The answer on LePeilbet on the other hand, is more complicated. Where Rodriguez is a forward who often couldn't score goals while playing at the position of forward, LePeilbet is a center back who often couldn't defend while playing the position of outside back. Despite earning her first cap in 2004, LePeilbet didn't become a regular until late 2009. LePeilbet had impressed Sundhage with her play for WPS's Boston Breakers and with Christie Rampone injured and then on maternity leave at the end of 2009, LePeilbet was the obvious choice. She slotted in seamlessly alongside Rachel Buehler in the center of the defense, but when Rampone returned to the starting lineup in October of 2010, Sundhage got the magic slot machine, and things got complicated.
Sundhage was determined to keep Rampone, Buehler and LePeilbet, all center backs, in the starting eleven. And so the grand experiment of Buehler or LePeilbet at outside back began. When Becky Sauerbrunn got added to the mix, well, then things got really complicated. Injuries, retirements, club commitments and players falling out of favor allowed Sundhage to keep the experiment going. And it never quite worked out for LePeilbet. A two-time WPS Defender of the Year winner, LePeilbet was one of the game's best and most consistent center backs. But on the outside? LePeilbet never quite looked comfortable. Fish out of water, left to flounder, other marine animal metaphors.
So will the USWNT miss LePeilbet? Right now, probably not. Sure, with 84 caps LePeilbet is something of a veteran presence, but she and Buehler sort of made each other excess parts. Rampone's still around after 276 caps and Buehler and her 98 appearances is a more than fine option alongside the longtime captain. Ali Krieger is in her first camp since an ACL injury of her own a year ago. Sauerbrunn turned down the Unshakeable Consistency sleeves, but she's wearing the Unshakeable Consistency hat, and it fits like a glove. Converted outside back Kelley O'Hara is slowly shedding whatever marine animal metaphors she brought to the position, Heather Mitts took back that whole thing about retiring, and Sermanni has added Whitney Engen, Julie Johnston and Crystal Dunn to the list of usual suspects for the Jacksonville camp.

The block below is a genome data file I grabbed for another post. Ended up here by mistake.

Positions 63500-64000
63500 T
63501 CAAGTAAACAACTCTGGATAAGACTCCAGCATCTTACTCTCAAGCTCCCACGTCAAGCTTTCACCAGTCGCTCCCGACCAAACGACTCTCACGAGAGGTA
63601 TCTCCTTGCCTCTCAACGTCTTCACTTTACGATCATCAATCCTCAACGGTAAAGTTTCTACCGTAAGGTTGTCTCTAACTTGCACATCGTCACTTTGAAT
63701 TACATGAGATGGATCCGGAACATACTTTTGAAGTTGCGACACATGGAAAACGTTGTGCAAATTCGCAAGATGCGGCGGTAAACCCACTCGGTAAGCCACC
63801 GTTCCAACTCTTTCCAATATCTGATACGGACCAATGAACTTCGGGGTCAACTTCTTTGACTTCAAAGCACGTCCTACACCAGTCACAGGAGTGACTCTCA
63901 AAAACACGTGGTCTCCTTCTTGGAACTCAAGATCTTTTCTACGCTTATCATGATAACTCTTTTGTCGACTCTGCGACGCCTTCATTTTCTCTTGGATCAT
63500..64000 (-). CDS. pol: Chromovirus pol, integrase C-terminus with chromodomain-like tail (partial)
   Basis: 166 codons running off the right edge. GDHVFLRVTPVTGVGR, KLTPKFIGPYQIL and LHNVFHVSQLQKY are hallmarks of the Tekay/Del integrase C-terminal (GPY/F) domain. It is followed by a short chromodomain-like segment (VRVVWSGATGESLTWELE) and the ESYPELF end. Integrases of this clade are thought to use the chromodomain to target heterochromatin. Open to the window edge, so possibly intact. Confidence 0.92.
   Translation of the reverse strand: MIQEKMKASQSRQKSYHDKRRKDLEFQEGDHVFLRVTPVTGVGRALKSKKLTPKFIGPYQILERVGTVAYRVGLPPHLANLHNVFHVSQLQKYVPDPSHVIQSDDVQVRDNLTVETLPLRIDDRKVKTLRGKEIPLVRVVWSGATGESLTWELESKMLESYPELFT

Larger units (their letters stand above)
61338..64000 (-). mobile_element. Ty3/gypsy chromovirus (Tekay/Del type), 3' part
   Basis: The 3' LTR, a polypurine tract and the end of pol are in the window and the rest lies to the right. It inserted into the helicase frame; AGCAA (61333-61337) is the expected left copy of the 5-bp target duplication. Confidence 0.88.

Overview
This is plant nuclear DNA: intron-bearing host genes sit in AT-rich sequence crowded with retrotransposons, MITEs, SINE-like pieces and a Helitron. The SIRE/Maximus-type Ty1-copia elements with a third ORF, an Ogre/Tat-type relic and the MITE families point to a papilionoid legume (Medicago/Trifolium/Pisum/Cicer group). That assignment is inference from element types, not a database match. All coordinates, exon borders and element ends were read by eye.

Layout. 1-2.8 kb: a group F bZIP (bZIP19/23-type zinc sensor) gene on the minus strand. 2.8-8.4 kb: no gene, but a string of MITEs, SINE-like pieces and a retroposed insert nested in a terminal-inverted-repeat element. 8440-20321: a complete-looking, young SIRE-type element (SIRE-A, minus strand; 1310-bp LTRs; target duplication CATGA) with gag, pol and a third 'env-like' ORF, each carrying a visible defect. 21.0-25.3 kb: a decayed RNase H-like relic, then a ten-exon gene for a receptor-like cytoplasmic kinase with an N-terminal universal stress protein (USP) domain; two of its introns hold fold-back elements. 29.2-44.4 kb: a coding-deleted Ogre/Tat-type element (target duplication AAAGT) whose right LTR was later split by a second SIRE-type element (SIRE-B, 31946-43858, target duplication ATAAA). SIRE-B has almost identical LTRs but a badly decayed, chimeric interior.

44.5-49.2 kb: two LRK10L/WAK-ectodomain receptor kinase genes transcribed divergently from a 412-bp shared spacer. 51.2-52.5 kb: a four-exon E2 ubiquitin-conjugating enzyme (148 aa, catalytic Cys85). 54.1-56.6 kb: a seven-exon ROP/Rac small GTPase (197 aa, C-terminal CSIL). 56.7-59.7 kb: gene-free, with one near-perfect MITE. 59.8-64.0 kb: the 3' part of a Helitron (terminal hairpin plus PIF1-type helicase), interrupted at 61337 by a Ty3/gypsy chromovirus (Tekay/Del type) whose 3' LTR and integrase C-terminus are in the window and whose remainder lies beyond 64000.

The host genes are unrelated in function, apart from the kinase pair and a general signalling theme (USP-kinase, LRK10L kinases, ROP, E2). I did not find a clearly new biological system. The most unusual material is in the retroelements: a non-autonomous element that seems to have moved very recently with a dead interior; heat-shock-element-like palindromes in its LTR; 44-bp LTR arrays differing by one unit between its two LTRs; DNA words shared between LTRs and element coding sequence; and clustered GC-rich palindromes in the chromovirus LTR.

The question is whether LePeilbet, like Rodriguez, will get left behind when she's ready to come back. Where Rodriguez' contribution was easy to assess in numbers - and yes, there are other factors, but Morgan and Leroux have proven their worth here too, often pulling defenders away from Wambach or vice-versa - LePeilbet's contributions can't be calculated in quite the same way. Sure, there are goals against and shots allowed, but it's a less tangible thing than a forward who either scores goals or doesn't. Much of what LePeilbet's future will be depends on Rampone, who's 37 and still two years away from the next major tournament, and of course, on Sermanni, and just how much youth he's willing to bring in.